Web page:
Wednesday, August 15, 2007

charity and the market

I’d rather give my money to CARE than to the government, which would rather give taxpayer money to corporate farmers than to poor people:

CARE, one of the world’s biggest charities, is walking away from some $45 million a year in federal financing, saying American food aid is not only plagued with inefficiencies, but also may hurt some of the very poor people it aims to help.

CARE’s decision is focused on the practice of selling tons of often heavily subsidized American farm products in African countries that in some cases, it says, compete with the crops of struggling local farmers.

The charity says it will phase out its use of the practice by 2009. But it has already deeply divided the world of food aid and has spurred growing criticism of the practice as Congress considers a new farm bill.
Here we see the crucial text: the farm bill. As with the perennial energy bill, these words should alert the careful reader that the con is on.
. . . Peter J. Matlon, a Nairobi-based agricultural economist and a managing director of the Rockefeller Foundation, said in an interview that converting American commodities into cash for development was a case of “the tail wagging the dog,” with domestic farm policies in the United States shaping hunger-fighting methods abroad.

. . .

The Government Accountability Office, the nonpartisan, investigative arm of Congress, also concluded this year that the system was “inherently inefficient.” CARE and Catholic Relief Services — who rank first and second in money raised through the current system — say they recover only 70 to 80 percent of what the United States paid for the commodities and shipping.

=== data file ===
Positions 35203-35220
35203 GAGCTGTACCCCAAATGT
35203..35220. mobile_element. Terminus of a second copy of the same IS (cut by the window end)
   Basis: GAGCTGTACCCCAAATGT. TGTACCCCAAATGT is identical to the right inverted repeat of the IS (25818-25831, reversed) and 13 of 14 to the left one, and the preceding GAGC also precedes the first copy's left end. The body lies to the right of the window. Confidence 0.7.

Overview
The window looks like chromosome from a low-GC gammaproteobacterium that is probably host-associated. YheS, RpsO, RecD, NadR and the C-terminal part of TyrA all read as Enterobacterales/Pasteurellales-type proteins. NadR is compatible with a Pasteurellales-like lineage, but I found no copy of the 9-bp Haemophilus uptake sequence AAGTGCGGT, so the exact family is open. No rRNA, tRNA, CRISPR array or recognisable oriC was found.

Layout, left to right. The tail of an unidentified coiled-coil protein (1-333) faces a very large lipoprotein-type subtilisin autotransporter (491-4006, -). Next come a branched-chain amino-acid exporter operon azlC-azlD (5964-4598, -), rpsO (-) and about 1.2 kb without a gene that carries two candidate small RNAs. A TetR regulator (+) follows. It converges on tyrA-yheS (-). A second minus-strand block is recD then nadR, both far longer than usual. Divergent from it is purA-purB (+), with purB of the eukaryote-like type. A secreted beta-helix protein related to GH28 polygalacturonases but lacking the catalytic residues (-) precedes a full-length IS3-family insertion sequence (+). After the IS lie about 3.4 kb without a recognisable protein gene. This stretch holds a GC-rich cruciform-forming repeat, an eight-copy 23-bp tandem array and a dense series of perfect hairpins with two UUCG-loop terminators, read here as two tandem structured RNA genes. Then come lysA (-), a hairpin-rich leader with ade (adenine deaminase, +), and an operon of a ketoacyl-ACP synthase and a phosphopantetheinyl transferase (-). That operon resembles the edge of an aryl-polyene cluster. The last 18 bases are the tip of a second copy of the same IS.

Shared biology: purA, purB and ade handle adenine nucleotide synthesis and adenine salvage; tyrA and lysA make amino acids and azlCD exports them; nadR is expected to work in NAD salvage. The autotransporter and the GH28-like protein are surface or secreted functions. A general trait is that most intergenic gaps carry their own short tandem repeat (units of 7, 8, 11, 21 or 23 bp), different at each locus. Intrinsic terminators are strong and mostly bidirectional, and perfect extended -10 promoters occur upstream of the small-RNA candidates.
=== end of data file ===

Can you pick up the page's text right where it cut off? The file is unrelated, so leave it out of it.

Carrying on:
CARE thinks traditional forms of charity are unsustainable, and works to promote development instead. This is better for everyone involved. Teaching a man to fish and all that.
One of those programs could be seen in action one recent afternoon in the Kenyan village of Poche. CARE has helped local women bypass local middlemen to sell pineapples at better prices in Nairobi’s big supermarkets, 10 hours away by road.

. . .

CARE’s idea is that a profitable business is more likely than a charitable venture to survive when foreign aid runs out.

“What’s happened to humanitarian organizations over the years is that a lot of us have become contractors on behalf of the government,” said Mr. Odo of CARE. “That’s sad but true. It compromised our ability to speak up when things went wrong.”
This story exposes the falseness of the “free market” story the U.S. likes to tell about itself. Rather than funding sustainable ventures with equals, the government would prefer to shovel money at its corporate farmers to provide handouts to poor nations that may do more harm than good. The spigot from U.S. taxpayers to corporations is always open full, even when the government tells us we are giving to the needy. This corporate giveaway is shrouded in the following lie: this is the market at its finest, allowing us to live well enough to give freely. Everyone wins.

Running our foreign policy on the dual principles of militarism and charity poisons our country and those we interact with. It is reminiscent of a feudal lord tossing a few alms to his peasants every Christmas, then exploiting/ignoring them the rest of the year. This approach is unsustainable in a world where people in rising nations are not content to live second-best lives.

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